I knew this woman once who worked in a woman’s hostel. Occasionally asylum seekers, those with children, came to stay in the hostel. There was one young woman in particular that she always remembered. This young woman was a Romanian gipsy and she had a son around one year old. Her name was Andronica.
The other women in the hostel did not take to Andronica at all. They picked on her, they complained against her, they said she was cruel to her little boy. The woman I knew never saw any evidence of this so-called cruelty but, nevertheless, it was reported to Andronica’s social worker and staff were asked to monitor the situation.
Andronica had barely a word of English and this too made life very difficult for her. The woman I knew tried to communicate with her, even bought a Romanian phrasebook but it was hard going. The social worker told the hostel staff that Andronica had extended family in Dublin and that coming to Belfast had been a big mistake on her part.
Weeks passed. Andronica phoned her family in Dublin almost every night. The telephone was just outside the office door and the woman I knew could overhear her desperate phone calls.
One afternoon Andronica’s social worker called. The news was not good. Andronica’s case had been decided and she was to be deported back to Romania in a matter of days. Andronica was not to be informed in case she scarpered. The woman I knew felt really bad about this. Andronica had got herself and her son to Ireland to join her family but because she had flown to Northern Ireland instead of Dublin she was unable to get to them. Later that evening she called her family. The woman came out of the office and asked Andronica if she could speak to the person on the line. She was handed the phone. The woman asked who she was speaking to and was told that it was Andronica’s brother. She told him that his sister and nephew were to be deported. She told him that they should make arrangements to meet her in Dundalk. Then she handed the phone back to Andronica.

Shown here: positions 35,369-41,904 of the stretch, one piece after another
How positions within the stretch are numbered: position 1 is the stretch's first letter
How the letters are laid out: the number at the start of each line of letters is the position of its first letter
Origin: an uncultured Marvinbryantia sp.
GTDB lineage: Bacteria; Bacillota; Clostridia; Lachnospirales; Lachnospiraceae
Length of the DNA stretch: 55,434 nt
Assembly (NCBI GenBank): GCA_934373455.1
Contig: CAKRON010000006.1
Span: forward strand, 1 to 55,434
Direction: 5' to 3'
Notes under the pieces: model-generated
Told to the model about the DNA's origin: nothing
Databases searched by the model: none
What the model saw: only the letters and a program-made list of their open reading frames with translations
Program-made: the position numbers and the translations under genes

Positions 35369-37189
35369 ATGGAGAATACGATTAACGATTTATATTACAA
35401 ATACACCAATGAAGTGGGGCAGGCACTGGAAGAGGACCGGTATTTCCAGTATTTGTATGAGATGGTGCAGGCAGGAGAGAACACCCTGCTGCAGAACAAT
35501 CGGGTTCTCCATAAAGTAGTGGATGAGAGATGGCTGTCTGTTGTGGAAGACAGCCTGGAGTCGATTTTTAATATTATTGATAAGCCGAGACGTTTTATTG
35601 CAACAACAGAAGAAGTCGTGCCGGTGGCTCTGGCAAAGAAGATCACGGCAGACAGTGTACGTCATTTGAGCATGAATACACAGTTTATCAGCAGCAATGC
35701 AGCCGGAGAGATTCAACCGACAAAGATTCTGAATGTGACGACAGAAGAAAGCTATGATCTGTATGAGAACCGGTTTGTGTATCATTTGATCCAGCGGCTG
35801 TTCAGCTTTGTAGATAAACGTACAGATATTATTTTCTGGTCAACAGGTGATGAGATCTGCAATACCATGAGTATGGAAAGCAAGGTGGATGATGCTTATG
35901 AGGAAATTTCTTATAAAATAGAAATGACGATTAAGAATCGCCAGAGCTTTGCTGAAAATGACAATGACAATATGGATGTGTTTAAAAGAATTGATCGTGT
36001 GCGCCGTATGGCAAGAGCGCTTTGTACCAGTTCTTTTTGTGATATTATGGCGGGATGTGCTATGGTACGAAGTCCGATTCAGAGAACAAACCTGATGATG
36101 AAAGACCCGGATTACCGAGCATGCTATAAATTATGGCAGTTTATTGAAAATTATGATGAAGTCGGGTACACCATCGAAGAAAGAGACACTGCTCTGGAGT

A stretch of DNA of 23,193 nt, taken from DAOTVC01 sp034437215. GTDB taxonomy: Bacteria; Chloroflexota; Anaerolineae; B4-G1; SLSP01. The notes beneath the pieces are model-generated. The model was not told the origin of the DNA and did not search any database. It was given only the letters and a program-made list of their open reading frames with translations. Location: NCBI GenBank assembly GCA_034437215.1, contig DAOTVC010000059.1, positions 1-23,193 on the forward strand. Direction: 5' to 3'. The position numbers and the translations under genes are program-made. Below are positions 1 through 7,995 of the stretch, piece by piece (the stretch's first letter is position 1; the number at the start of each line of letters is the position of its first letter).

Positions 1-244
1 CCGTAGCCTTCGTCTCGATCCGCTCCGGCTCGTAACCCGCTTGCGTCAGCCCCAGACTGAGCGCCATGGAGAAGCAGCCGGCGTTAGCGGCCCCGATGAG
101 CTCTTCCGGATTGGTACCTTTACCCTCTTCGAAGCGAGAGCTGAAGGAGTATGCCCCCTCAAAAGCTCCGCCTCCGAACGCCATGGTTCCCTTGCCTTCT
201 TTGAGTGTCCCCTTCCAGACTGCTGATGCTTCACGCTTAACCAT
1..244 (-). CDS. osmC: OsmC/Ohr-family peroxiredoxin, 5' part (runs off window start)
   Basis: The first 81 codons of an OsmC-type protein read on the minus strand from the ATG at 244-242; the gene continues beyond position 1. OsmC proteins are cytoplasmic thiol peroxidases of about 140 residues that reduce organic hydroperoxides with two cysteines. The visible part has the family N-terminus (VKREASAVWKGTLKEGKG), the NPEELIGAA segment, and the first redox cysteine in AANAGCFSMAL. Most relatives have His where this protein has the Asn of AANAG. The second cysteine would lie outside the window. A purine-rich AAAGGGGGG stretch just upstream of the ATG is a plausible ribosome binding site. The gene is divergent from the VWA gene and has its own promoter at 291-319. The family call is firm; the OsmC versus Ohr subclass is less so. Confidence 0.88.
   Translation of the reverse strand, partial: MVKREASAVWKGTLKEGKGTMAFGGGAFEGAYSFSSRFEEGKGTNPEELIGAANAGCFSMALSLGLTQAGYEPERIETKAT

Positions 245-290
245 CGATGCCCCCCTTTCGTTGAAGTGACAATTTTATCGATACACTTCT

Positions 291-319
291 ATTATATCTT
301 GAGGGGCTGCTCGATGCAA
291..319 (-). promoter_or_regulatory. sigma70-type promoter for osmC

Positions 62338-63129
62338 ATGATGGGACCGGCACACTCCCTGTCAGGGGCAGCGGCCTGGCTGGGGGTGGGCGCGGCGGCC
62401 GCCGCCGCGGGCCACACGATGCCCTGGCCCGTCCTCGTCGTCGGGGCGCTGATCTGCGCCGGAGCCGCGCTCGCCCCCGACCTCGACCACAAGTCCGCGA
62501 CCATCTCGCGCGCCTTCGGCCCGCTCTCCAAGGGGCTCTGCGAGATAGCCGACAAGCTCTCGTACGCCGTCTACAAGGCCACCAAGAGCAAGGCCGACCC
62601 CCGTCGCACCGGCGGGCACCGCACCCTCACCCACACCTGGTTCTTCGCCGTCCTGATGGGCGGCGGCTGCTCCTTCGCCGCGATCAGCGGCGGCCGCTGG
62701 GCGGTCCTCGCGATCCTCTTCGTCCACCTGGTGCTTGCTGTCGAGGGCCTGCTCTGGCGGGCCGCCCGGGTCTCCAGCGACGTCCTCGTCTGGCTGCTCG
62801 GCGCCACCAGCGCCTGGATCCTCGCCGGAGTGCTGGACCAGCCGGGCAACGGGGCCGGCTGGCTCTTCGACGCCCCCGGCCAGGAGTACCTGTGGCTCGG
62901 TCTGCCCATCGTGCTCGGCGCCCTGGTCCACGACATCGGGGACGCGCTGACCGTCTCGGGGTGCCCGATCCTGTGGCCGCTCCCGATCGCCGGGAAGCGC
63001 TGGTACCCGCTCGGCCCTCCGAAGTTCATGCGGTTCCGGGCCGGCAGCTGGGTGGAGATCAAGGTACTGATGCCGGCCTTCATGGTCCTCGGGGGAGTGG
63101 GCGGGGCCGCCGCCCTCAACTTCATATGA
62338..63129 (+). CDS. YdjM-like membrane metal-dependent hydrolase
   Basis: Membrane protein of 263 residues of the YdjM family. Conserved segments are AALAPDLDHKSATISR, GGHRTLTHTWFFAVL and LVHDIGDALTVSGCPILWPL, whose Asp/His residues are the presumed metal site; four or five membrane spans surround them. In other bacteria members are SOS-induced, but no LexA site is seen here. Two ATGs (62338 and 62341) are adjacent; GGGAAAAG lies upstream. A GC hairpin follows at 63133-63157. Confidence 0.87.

When Andronica hung up the woman I knew invited her into the office. She showed Andronica a map of Ireland and indicated where she was staying now and pointed to where she needed to go. To Dundalk. A border town. Halfway to Dublin.
The woman I knew went off duty the next day and was away for several days. On her return to work she was informed that Andronica and her son had left the hostel without informing staff or social services. Some of her fellow residents were able to let staff know that she had called a taxi which had taken her and her little boy to Dundalk.